We hear that Mesa County is in a bubble, immune from many of problems the rest of the country faces with a booming oil and gas industry but data from the Mesa County Workforce Center is showing signs of a slump, more people without jobs and openings getting scarce.
Shirley Crane–Brian was retired but Friday she was at the workforce center looking for a job.
"Things are too expensive and with the economy and a new president coming in, we just don't feel secure."
She says social security and small savings just aren't cutting it.
"I've clipped all the coupons I can find so I have to go this route."
She was one of dozens at the workforce center looking for a job. And it's not just people looking for extra income, more people are unemployed in Mesa County.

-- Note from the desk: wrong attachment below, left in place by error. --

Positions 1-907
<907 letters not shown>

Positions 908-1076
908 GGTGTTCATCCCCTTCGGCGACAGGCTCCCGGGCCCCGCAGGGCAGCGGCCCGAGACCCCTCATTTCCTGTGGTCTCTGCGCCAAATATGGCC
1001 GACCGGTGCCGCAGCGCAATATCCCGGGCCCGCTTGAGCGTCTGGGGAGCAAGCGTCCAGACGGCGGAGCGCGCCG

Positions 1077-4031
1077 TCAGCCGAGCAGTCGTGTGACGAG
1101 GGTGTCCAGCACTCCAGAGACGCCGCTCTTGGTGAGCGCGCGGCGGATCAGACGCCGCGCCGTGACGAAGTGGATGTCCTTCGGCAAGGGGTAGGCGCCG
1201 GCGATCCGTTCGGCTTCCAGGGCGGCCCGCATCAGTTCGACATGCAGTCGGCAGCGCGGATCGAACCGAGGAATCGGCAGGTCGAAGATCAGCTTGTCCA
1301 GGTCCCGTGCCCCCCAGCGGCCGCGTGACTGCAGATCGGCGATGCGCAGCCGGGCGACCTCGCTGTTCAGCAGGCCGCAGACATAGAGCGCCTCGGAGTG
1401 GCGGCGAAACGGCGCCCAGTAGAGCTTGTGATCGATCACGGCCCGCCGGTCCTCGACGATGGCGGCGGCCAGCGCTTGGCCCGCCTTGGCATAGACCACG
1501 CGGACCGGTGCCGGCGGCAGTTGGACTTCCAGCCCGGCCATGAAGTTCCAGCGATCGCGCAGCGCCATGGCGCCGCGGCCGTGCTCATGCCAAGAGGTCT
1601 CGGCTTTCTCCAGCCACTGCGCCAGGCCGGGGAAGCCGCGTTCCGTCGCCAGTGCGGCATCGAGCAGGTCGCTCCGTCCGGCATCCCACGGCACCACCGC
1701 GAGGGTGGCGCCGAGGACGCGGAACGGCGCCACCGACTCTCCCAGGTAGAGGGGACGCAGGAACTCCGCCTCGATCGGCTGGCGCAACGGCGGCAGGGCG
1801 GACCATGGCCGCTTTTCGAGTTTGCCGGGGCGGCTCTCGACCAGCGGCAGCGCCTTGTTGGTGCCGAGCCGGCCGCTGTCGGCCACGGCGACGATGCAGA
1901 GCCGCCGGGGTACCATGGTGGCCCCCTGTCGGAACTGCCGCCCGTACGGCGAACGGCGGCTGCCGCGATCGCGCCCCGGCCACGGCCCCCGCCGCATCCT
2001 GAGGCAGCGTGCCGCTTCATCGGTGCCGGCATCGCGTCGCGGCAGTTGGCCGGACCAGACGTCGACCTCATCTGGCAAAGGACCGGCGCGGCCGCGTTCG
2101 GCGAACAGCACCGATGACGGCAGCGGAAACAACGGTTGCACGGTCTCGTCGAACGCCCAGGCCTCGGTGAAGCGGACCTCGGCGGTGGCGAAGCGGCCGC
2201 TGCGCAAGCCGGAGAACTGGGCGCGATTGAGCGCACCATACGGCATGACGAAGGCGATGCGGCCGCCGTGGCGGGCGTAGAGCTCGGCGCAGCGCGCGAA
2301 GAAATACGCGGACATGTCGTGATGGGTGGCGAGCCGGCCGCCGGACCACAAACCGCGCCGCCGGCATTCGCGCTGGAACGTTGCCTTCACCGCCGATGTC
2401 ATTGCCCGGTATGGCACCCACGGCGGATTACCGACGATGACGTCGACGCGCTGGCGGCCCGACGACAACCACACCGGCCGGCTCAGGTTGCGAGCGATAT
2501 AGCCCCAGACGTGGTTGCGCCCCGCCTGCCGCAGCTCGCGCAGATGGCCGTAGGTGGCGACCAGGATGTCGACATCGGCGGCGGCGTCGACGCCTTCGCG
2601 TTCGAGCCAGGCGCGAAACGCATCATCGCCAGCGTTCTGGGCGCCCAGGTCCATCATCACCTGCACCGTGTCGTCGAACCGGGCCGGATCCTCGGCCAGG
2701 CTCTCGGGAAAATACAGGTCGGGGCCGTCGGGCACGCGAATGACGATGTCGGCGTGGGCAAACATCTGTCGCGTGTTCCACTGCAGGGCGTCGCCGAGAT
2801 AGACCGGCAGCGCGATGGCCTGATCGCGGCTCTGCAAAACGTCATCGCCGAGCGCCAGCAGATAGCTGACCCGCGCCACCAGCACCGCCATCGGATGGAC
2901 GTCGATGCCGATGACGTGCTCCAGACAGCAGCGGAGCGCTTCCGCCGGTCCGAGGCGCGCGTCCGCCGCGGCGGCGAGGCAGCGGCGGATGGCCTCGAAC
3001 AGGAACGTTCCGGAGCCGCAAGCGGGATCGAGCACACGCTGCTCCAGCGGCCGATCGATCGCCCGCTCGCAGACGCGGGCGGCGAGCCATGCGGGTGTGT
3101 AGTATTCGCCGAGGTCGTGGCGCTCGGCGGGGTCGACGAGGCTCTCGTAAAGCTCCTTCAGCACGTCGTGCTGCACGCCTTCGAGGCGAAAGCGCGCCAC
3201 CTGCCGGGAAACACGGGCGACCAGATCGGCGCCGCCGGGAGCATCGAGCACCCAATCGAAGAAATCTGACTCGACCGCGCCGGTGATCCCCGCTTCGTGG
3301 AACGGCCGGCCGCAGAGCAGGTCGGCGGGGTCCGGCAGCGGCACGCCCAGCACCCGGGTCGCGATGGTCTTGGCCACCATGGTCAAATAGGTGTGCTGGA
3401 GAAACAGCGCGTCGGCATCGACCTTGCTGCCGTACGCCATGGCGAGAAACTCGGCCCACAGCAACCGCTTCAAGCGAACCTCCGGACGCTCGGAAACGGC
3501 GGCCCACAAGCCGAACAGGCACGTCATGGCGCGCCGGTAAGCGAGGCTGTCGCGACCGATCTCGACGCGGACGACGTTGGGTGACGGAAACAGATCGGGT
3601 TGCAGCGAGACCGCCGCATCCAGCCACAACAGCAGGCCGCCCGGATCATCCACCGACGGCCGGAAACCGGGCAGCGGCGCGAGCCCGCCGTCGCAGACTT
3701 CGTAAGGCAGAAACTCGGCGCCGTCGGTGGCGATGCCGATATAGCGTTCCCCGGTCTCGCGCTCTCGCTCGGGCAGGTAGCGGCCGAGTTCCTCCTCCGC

According to the numbers, new filings have almost doubled in the past year. In September of 2007 91 Mesa County residents applied for the benefits while in Septmeber of this year, that number was 172.
Gilbert Lujan with the Mesa County Workforce Center says he's also seen a drop in job openings, a sign that the Grand Valley may not be immune from the national slump.
"At this point in time we may be starting to see some of that penetrate into Mesa County," Lujan told 11 News on Friday.
But even though it's a bleak outlook, Lujan says we won't know if this is a true trend until the end of the year numbers come in.
"It's just too early to tell. It's just a waiting game to see what happens."
The silver lining--it could be worse. As of October of this year, Mesa County's unemployment rate was at four percent, the state at 5.7 percent and the country at 6.5 percent.
Although there may be more people looking for work than there are jobs, that's not stopping Shirley Crane–Brian.
"I will get a job. I won't quit until I do."